It could have been me

For sending an email exposing Chinese government spin, Shi Tao is in the third year of a ten-year pr

I use webmail all the time, receiving something like 300 emails a day, sending probably 30 a day. Running a popular political gossip site means that the content of the emails often contains information which, if not an actual state secret, is something that people in the government would rather was not revealed. On a good day my website annoys Downing Street and the party spin machines. Annoys them immensely.

It goes without saying that I don't expect my email service provider to hand over the contents of my emails and the IP address revealing my geographic location to the authorities. In fact, without a second thought, implicitly, I rely on my email provider to protect the confidentiality of my sources and myself.

At 39, Shi Tao is a couple of years younger than me. He is three years into a ten-year prison sentence, after being arrested in 2004 in connection with an email sent from his Yahoo! email account. This email, to a Chinese pro-democracy website based in the United States, contained an article revealing the Chinese government's instructions to Chinese journalists on how to spin the 15th anniversary of the Tiananmen Square crackdown. Government spin - just the sort of thing I love exposing.

Yahoo! gave his account information to the Chinese authorities, which helped them to identify Shi and led to his arrest on charges of "illegally providing state secrets to foreign entities". "State secrets" are only vaguely defined in Chinese law: whether something constitutes a "state secret" can be an arbitrary and politically motivated decision, enabling the Chinese authorities to detain those peacefully exercising their right to freedom of expression.

Yahoo! handed over information that was used as evidence during the trial which resulted in Shi's imprisonment. Just before the trial, Shi's defence lawyer, Guo Guoting, an experienced human rights lawyer, had his licence to practise law suspended. Not surprisingly, Guo considered this to be an attempt by the authorities to prevent him from defending Shi.

Yahoo! accepts that the case "raises profound and troubling questions about basic human rights", but distances itself from responsibility, saying it was legally obliged to comply with the demand for information. Amnesty International argues that Yahoo!'s actions were not justifiable: companies should respect human rights wherever they operate.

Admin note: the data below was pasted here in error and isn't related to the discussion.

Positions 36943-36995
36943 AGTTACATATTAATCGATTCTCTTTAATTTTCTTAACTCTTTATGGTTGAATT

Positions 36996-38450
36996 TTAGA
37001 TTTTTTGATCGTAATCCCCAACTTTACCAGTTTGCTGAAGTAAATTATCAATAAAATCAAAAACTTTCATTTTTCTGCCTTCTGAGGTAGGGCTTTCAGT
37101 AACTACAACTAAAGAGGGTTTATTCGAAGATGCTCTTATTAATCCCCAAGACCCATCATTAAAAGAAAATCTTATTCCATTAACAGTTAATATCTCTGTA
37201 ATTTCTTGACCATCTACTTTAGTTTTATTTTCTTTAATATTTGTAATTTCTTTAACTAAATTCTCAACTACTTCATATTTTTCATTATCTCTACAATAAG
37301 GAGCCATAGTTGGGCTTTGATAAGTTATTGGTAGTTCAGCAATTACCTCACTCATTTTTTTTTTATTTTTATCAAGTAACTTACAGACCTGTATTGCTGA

According to Amnesty, Shi has been doing forced labour in Chishan Prison even as the authorities are extending the punishment to his family. Shi's wife was questioned daily by Public Security Bureau officials and was persistently pressured by her work unit to divorce him, which she eventually did. His brother and uncle have also been under surveillance and harassed at home and at work; and his mother, Gao Qinsheng, is closely monitored and harassed as she continues to petition for her son's release.

Gao is a brave woman: two months ago she accepted on his behalf from the World Association of Newspapers the award of the 2007 Golden Pen of Freedom. With tears in her eyes, she waved her fist at the Chinese state and raged against her son's shackles.

Amnesty International considers Shi Tao to be a prisoner of conscience, imprisoned solely for the peaceful exercise of his right to freedom of expression.

I worked in Hong Kong at one time, and if I had been writing at the time, the same could have happened to me. The Chinese already block my website.

Guido Fawkes runs a British political blog

To take action on behalf of Shi Tao, go to or text the word "FREEDOM", together with your name and email address, to 64118

This article first appeared in the 20 August 2007 issue of the New Statesman, The most important protest of our time

David Young
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The Tories are the zombie party: with an ageing, falling membership, still they stagger on to victory

One Labour MP in Brighton spotted a baby in a red Babygro and said to me: “There’s our next [Labour] prime minister.”

All football clubs have “ultras” – and, increasingly, political parties do, too: although, in the case of political parties, their loudest and angriest supporters are mostly found on the internet. The SNP got there first: in the early days of email, journalists at the Scotsman used to receive bilious missives complaining about its coverage – or, on occasion, lack of coverage – of what the Scottish National Party was up to. The rest soon followed, with Ukip, the Labour Party and even the crushed Liberal Democrats now boasting a furious electronic horde.

The exception is the Conservative Party. Britain’s table-topping team might have its first majority in 18 years and is widely expected in Westminster to remain in power for another decade. But it doesn’t have any fans. The party’s conference in Manchester, like Labour’s in Brighton, will be full to bursting. But where the Labour shindig is chock-full of members, trade unionists and hangers-on from the charitable sector, the Conservative gathering is a more corporate affair: at the fringes I attended last year, lobbyists outnumbered members by four to one. At one, the journalist Peter Oborne demanded to know how many people in the room were party members. It was standing room only – but just four people put their hands up.